> When you have a speed problem with client/server, using pass-throughqueries > and stored procedures is not usually the best answer, and may not helpat all. > Doing that is, however, a good way to make your program 4 or 5 timesharder to > develop and maintain.
>

Steve,
Thanks for the advice. I have always used PKs in every
table. My novice understanding of a database like Postgres is that we
would ONLY get the filtered records. I have been led to believe (or
convinced myself) that a stored procedure would select and return only
the records of interest, thus saving bandwidth and transfer time, in
general. If sprocs and pass through queries are not the solution then
what would you recomend?
Thanks again,
Hank Reed

Frankly, I'm a bit puzzled by that portion of Steve's comments. I certainly
agree with the part about not returning unfiltered, unaggregated results.
However, I find that using views, stored procedures and pass through queries
are among the most effective ways of accomplishing that.


The problem is that Access was never designed to work very well with stored
procedures and pass-through queries. Views can be used effectively in
combination with Access queries that add filtering, but make sure to have a
virtual primary key on the view, and specify the "key" when making the link.
Also, with PostgreSQL, the view will not be editable unless you define
"instead of" triggers to make that happen. That's not a problem, it's just
something you need to know and do.

The reason pass-through queries are a problem for Access (and stored
procedures can only be called via pass-through queries) is that Access cannot
implicitly pass arguments to them, nor edit the records they return. This
means that for a single case, instead of just writing one parameter query, you
may have to create a saved pass-through query, and rewrite its definition from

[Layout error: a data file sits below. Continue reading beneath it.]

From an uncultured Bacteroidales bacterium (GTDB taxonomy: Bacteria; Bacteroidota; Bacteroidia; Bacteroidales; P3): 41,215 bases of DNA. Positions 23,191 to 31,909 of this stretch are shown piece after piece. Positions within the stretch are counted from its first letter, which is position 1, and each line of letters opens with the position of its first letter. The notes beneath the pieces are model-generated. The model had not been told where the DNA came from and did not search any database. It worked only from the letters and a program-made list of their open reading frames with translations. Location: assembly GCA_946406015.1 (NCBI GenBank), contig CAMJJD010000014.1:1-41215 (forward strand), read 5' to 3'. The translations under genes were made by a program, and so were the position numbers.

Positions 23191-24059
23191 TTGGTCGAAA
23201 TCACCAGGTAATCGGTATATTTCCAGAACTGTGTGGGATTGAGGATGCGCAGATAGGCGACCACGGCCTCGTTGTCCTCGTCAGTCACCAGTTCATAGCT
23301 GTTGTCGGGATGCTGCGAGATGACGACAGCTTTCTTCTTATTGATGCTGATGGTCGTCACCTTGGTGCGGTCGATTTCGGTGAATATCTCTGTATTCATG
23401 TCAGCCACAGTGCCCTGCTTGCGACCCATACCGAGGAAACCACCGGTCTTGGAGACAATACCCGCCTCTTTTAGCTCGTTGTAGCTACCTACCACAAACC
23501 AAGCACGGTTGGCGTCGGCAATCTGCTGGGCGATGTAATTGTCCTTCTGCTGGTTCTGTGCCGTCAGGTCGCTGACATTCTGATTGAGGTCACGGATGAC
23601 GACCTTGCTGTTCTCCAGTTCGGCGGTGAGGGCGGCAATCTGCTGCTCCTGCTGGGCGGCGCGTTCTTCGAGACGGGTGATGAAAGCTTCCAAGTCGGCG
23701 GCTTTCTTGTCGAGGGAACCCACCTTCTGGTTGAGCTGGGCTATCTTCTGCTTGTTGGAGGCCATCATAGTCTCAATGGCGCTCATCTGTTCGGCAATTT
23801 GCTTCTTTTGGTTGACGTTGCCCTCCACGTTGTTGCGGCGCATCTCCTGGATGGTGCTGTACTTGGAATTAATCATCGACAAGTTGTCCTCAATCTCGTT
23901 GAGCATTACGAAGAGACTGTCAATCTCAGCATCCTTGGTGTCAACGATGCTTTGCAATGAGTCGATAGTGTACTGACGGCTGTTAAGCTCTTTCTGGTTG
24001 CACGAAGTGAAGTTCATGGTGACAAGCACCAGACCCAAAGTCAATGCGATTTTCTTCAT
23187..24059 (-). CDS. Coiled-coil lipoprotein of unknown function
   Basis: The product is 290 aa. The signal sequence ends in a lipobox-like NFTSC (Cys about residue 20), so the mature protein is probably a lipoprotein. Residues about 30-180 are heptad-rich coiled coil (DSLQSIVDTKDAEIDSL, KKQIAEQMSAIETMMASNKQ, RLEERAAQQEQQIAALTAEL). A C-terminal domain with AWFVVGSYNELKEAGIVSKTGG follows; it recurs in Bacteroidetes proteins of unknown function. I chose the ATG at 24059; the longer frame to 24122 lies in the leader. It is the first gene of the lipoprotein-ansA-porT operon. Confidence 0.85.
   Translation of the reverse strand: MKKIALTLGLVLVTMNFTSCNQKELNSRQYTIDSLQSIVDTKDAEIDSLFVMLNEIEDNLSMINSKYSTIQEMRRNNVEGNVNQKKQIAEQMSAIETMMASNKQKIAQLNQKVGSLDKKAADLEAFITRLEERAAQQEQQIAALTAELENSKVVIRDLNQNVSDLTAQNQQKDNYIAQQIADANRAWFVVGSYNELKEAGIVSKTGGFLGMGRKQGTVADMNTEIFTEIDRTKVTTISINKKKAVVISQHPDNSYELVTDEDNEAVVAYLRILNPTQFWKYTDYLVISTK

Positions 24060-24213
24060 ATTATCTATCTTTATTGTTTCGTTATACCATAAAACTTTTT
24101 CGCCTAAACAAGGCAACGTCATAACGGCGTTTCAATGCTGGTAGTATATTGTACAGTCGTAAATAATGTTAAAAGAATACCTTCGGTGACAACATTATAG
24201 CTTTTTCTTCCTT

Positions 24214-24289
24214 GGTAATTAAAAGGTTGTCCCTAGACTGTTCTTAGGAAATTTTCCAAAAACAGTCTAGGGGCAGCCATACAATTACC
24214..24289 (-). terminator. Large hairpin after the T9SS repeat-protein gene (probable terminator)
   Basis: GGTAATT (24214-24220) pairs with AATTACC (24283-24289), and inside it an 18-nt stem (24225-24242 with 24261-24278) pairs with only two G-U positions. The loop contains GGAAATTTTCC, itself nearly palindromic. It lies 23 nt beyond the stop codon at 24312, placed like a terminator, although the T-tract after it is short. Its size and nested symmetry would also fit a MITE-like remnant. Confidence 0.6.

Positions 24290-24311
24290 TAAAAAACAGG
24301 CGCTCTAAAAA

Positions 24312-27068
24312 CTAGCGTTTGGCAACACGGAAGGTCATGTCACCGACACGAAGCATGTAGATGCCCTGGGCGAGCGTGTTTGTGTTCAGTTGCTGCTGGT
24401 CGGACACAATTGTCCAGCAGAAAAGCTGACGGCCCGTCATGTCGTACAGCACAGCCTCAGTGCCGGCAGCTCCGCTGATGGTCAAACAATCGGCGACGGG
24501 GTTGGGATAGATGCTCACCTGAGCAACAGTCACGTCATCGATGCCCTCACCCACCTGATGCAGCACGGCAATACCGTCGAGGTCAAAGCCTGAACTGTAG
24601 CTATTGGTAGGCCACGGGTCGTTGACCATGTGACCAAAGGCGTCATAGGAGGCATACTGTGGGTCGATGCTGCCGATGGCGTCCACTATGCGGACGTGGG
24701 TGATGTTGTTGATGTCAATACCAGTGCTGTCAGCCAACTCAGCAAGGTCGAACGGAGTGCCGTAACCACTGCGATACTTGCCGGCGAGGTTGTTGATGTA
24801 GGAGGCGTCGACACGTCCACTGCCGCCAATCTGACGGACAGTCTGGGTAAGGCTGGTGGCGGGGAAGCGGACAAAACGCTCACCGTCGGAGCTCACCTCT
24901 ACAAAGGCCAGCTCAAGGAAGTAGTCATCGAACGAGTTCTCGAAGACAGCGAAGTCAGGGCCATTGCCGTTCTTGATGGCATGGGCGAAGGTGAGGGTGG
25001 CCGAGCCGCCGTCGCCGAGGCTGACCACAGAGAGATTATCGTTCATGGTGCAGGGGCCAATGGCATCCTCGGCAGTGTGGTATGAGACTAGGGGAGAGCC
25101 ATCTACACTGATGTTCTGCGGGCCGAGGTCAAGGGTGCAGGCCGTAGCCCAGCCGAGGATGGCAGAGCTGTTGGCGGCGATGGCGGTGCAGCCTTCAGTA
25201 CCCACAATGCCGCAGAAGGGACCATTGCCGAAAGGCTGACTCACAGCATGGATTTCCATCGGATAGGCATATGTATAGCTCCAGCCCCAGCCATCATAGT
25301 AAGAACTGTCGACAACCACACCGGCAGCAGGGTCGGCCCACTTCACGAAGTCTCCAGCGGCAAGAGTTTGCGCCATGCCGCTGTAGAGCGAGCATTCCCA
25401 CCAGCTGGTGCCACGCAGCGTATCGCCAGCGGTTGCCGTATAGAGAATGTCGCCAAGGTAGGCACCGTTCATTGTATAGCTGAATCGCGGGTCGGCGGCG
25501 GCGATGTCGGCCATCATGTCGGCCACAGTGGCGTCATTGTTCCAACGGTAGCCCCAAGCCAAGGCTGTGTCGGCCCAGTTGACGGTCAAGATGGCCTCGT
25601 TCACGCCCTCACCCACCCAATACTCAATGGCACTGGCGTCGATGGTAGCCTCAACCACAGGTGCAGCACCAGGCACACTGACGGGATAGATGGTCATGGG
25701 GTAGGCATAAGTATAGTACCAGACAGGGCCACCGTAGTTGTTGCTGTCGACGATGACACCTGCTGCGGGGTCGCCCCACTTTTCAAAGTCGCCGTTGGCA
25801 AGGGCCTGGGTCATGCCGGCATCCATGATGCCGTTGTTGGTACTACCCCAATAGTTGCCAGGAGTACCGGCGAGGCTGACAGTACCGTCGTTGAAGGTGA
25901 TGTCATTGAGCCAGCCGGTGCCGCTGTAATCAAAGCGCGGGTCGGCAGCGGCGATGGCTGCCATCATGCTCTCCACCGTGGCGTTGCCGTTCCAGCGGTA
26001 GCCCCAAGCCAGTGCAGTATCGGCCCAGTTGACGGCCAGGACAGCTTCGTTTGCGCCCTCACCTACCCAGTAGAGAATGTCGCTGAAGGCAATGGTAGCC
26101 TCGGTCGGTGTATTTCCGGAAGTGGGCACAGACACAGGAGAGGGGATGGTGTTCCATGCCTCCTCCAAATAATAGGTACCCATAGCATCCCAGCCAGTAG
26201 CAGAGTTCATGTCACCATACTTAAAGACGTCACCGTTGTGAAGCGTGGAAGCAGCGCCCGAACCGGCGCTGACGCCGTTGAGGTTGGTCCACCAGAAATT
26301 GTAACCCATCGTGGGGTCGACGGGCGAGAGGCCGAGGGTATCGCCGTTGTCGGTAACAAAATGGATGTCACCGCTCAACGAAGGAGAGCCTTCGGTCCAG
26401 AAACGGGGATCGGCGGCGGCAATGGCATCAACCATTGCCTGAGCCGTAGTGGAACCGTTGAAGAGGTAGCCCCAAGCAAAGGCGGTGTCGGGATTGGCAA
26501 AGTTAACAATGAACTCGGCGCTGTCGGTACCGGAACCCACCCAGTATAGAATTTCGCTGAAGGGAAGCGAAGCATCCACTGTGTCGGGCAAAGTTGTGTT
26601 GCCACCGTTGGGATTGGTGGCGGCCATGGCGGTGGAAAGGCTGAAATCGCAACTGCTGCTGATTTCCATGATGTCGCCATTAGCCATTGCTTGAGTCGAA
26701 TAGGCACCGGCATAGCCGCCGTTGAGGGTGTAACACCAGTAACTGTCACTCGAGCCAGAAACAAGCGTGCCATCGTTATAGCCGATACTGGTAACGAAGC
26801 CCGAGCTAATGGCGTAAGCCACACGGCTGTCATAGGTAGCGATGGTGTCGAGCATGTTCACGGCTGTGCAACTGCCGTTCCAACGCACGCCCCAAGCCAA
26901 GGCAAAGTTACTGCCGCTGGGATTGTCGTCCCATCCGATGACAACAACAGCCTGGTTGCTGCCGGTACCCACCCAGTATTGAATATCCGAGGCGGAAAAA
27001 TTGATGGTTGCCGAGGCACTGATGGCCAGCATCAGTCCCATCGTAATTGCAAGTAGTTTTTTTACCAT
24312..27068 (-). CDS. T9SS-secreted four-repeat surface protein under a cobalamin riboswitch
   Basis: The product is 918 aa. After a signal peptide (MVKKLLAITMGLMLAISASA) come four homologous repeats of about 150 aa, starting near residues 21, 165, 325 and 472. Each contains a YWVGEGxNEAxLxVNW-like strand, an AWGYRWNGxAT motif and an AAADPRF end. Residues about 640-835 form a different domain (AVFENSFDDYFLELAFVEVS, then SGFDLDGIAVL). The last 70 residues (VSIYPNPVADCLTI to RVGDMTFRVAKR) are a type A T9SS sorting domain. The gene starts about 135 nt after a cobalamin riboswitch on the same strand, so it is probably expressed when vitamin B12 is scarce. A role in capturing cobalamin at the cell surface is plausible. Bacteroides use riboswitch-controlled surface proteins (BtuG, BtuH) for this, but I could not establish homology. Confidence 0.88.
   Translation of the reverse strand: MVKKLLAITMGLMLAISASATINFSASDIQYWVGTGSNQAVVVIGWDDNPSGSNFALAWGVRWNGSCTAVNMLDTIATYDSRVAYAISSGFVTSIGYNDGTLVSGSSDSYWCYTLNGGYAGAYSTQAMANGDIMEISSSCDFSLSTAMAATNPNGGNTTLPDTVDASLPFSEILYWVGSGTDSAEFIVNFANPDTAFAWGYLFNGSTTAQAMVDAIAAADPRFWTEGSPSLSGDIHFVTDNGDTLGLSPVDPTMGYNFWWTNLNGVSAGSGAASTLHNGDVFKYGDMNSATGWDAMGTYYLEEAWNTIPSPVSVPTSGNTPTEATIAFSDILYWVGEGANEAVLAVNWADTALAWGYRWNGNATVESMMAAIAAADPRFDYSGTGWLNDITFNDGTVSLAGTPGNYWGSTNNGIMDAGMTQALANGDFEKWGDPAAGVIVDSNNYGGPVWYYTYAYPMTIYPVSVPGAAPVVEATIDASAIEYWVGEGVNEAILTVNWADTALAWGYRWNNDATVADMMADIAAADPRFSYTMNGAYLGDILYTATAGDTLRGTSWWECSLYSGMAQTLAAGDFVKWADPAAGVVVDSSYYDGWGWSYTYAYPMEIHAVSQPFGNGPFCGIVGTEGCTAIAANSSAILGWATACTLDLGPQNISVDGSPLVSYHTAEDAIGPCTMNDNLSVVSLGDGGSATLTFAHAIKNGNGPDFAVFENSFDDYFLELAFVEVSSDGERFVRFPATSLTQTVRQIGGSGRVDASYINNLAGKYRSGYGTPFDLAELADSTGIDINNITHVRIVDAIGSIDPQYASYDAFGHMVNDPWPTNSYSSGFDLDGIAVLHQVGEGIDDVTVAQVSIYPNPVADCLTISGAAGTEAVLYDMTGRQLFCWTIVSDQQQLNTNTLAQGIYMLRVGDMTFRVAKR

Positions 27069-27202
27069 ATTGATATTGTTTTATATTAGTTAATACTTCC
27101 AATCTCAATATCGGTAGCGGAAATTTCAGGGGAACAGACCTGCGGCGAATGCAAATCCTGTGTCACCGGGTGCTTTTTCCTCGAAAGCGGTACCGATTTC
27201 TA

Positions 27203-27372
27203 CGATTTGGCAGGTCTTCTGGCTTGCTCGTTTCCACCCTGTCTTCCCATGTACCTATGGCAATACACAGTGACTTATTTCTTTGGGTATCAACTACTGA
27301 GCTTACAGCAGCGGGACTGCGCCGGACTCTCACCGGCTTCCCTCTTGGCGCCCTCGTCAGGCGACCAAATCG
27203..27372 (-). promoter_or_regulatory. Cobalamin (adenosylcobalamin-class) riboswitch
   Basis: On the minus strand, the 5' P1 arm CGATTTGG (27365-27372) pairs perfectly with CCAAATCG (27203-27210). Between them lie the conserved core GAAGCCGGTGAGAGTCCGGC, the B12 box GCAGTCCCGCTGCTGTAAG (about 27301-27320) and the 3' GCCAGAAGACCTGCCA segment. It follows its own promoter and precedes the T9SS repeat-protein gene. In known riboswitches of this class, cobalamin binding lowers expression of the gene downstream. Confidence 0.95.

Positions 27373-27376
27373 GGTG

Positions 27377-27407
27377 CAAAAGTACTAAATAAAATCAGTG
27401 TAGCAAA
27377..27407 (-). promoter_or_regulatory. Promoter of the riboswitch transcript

code before each time you use it, and you may furthermore have to add another
add/edit form to add or edit records since you can't edit directly through the
bound form. Now, realize that you'll have to requery the viewing form after
each of these operations to refresh the data. Be careful about that saved
pass-through query. Are you using it from only one place? Are you making
sure only one instance of one copy of the front-end will be used at a time?

Frankly, you just have to use Access in a much less Access-like way and do a
lot more work as soon as you employ stored procedures if they will be used
behind forms, reports, or combo/list controls.
Dec 28 '05 #7

P: n/a
"Randy Harris" <ra***@SpamFree.com> wrote in message
news:mW*******************@newssvr14.news.prodigy. com...
Frankly, I'm a bit puzzled by that portion of Steve's comments. I certainly
agree with the part about not returning unfiltered, unaggregated results.
However, I find that using views, stored procedures and pass through queries
are among the most effective ways of accomplishing that.


This is true. However; it is important to know that Views and Stored Procedures
are not *required* to get the server to process a SQL request and only return